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J Neural Transm (Vienna). 2019 Apr 4. doi: 10.1007/s00702-019-02001-3. [Epub ahead of print]

Biomarkers of Parkinson's disease: 20 years later.

Author information

1
Department of Neurology, Christian-Albrechts-University of Kiel, Kiel, Germany.
2
Department of Psychiatry and Psychotherapy, Klinikum der Universität München, University Hospital, LMU Munich, Munich, Germany.
3
Department of Neurology, Faculty of Medicine, University of Cologne, Cologne, Germany.
4
Department of Nuclear Medicine, Faculty of Medicine, University of Cologne, Cologne, Germany.
5
German Center for Neurodegenerative Diseases (DZNE), Bonn-Cologne, Germany.
6
Department of Neurology, Christian-Albrechts-University of Kiel, Kiel, Germany. d.berg@neurologie.uni-kiel.de.
7
Department of Neurodegeneration, Hertie Institute for Clinical Brain Research, University of Tübingen, Tübingen, Germany. d.berg@neurologie.uni-kiel.de.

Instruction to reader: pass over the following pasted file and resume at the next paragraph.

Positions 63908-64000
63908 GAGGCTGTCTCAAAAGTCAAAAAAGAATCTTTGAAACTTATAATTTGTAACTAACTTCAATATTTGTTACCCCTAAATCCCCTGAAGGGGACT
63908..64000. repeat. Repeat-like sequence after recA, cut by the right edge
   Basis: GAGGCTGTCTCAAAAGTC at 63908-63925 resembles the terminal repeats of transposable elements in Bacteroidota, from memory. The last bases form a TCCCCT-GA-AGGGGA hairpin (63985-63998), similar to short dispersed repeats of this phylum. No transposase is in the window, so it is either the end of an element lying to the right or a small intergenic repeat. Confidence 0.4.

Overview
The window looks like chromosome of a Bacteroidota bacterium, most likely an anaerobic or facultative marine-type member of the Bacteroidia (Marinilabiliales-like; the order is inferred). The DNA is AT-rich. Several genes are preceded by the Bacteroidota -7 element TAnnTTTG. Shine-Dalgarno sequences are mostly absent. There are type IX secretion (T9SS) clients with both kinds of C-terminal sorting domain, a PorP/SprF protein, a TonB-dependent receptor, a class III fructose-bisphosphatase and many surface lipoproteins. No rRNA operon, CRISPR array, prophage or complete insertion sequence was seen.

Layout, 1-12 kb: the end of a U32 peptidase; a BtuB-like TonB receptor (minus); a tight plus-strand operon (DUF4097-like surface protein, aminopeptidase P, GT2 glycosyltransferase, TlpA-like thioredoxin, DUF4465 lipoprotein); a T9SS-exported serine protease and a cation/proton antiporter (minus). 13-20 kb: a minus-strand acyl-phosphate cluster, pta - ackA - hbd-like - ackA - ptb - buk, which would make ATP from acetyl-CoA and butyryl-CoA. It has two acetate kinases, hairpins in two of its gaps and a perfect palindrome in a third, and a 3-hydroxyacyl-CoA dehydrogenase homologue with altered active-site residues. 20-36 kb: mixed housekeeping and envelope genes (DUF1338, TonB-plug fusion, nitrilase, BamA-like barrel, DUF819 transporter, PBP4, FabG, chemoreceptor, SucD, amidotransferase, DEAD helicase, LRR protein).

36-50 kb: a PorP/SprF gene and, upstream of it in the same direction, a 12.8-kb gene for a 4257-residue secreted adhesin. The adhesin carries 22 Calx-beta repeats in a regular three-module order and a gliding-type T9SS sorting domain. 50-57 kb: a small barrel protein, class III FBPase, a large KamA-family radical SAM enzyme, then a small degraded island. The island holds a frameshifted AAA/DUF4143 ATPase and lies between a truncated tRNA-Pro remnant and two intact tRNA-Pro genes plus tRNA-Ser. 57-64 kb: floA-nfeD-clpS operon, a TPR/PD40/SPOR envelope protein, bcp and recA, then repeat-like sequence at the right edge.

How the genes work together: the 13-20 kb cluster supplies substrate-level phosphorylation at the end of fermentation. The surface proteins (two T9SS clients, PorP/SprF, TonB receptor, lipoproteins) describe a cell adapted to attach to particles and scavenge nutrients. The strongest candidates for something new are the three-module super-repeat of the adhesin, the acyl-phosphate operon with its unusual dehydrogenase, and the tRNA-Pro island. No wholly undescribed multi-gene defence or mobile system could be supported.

Abstract

Despite intensive effort, biomarker research for the detection of prodromal stage, diagnosis and progression of Parkinson's disease (PD) falls short of expectations. This article reviews the attempts in the last 20 years to find a biomarker, addresses challenges along the biomarker search and suggests the steps that should be taken to overcome these challenges. Although several biomarkers are currently available, none of them is specific enough for diagnosis, prediction of future PD or disease progression. The main reason for the failure finding a strong biomarker seems to be drastic heterogeneity of PD, which exhibits itself in all domains; from the clinic to pathophysiology or genetics. The diversity in patient selection, assessment methods or outcomes in biomarker studies also limit the interpretation and generalizability of the data. In search of a reliable biomarker, consideration of novel approaches encompassing individual demographic, clinical, genetic, epigenetic and environmental differences, employment of strategies enabling marker combinations, designing multicenter studies with compatible assessment methods, integration of data from preclinical domains and utilization of novel technology-based assessments are necessary.

KEYWORDS:

Biomarker; Parkinson’s disease; Prodromal Parkinson’s disease

PMID:
30949837
DOI:
10.1007/s00702-019-02001-3

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